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Screenshot of the Wessex Archaeology website in May 2002Screenshot of the Wessex Archaeology website in May 2002A lot has happened on the Wessex Archaeology website since I began looking after it in early May 2002. Before then we had a small brochure-style site listing our services, created using an ageing copy of Serif Page Plus by our Drawing Office. Thanks to the Internet Archive, a copy of our website from those days can still be seen (minus the graphics). We were not publishing any archaeological information online at the time.

Keen to improve it, I was tasked with creating a new version of the website using Dreamweaver. This was just in time to coincide with a major discovery made by Wessex Archaeology staff: The Amesbury Archer. Interest in the story of the Archer was huge, and I was able to use our website to help distribute as much information as we had to satisfy global demand for copies of the press release and print-ready photographs. Newspapers and TV stations linked to our website, and very quickly our website went from being under the search engine radar, to being very much in the limelight.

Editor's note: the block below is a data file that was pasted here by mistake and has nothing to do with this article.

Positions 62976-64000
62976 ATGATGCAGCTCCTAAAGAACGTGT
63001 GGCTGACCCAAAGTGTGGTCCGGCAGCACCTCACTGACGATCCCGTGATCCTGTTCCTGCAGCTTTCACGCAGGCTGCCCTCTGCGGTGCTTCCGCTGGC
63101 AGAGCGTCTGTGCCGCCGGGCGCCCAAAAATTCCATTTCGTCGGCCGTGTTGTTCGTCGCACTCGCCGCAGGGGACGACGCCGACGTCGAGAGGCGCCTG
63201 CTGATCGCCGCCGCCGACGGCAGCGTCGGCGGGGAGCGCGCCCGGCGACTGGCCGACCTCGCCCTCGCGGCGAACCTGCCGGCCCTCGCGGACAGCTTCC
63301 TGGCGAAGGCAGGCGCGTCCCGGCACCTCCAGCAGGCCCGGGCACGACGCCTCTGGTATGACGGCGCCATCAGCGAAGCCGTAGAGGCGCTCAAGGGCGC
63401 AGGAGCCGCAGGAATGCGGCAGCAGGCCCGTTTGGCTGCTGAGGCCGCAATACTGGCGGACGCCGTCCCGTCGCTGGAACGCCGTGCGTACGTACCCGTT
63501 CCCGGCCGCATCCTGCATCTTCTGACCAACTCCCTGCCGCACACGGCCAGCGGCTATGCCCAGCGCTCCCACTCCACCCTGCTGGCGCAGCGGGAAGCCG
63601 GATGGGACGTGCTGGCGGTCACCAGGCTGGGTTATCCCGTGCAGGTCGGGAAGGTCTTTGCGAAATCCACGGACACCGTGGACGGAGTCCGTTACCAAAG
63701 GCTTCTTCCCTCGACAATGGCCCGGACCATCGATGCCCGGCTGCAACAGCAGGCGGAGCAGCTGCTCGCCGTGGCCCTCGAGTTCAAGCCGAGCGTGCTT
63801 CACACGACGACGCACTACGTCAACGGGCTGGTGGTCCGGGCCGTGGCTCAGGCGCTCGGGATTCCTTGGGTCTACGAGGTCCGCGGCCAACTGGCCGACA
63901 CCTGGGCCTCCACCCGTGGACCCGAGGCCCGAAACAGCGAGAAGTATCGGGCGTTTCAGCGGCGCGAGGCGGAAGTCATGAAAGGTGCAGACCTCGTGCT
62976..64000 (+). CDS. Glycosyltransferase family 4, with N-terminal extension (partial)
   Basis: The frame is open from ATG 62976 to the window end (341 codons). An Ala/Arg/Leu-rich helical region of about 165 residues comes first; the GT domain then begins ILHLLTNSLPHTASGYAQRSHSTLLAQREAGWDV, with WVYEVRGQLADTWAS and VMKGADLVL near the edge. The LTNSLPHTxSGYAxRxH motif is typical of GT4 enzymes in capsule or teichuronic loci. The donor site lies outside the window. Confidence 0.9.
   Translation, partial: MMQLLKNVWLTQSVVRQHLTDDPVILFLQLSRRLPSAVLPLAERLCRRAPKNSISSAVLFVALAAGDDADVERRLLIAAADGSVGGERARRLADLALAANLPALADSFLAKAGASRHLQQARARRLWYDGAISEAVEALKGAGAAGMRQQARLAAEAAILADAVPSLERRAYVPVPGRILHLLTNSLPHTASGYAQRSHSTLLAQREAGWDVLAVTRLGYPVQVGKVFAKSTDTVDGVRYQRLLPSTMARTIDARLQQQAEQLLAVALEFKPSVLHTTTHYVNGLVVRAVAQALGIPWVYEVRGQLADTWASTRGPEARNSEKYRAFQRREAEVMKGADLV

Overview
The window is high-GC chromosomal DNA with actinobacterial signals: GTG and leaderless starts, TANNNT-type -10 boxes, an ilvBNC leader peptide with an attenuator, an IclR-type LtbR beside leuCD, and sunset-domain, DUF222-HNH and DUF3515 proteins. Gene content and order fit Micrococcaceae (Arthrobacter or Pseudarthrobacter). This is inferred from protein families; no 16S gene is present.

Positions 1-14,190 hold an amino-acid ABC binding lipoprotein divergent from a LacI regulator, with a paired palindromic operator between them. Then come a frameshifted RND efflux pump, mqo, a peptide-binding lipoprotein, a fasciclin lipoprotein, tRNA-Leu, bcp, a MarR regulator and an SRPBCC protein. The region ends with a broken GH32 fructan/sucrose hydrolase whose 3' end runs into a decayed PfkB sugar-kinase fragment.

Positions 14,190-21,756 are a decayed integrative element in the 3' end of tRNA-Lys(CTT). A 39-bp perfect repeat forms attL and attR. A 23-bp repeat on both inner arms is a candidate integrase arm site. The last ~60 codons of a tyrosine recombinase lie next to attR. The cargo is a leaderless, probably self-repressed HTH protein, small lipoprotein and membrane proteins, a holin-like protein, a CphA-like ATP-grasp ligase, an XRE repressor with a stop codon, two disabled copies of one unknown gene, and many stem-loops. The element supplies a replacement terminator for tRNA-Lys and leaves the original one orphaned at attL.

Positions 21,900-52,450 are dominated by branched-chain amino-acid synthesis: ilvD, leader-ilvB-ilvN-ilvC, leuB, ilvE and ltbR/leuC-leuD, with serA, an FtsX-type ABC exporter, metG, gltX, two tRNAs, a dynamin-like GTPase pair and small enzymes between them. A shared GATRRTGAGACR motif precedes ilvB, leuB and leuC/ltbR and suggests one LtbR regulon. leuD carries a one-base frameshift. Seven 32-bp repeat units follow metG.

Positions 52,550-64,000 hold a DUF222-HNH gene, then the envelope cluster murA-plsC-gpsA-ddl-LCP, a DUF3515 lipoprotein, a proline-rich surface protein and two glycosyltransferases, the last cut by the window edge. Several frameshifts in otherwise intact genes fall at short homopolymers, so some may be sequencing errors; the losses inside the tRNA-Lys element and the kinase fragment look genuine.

Since May 2002, the website has steadily grown, and we have tried to be innovative in our approach to web publishing. We were one of the first archaeological organisations to start a blog in December 2004. We started podcasting and using Flickr in 2005, began posting videos to YouTube in 2006, and posting selected reports and other documents to Scribd in 2007.

The use of social media websites like these allows us to reach out to new audiences.  Our aim is to help people learn about their past through archaeology, and to make it as easy as possible for the information that we are able to put online to be found. 

In June this year (2008) we migrated our website into Drupal, an open source content management system. This introduced many new features to help us communicate our archaeological work more effectively.

The Website Blog will keep visitors to our site up-to-date with the latest features and content, and in the spirit of open source software, share some of our experiences too. Comments will be enabled when I have time to set up and test the user roles. Comments are now open!



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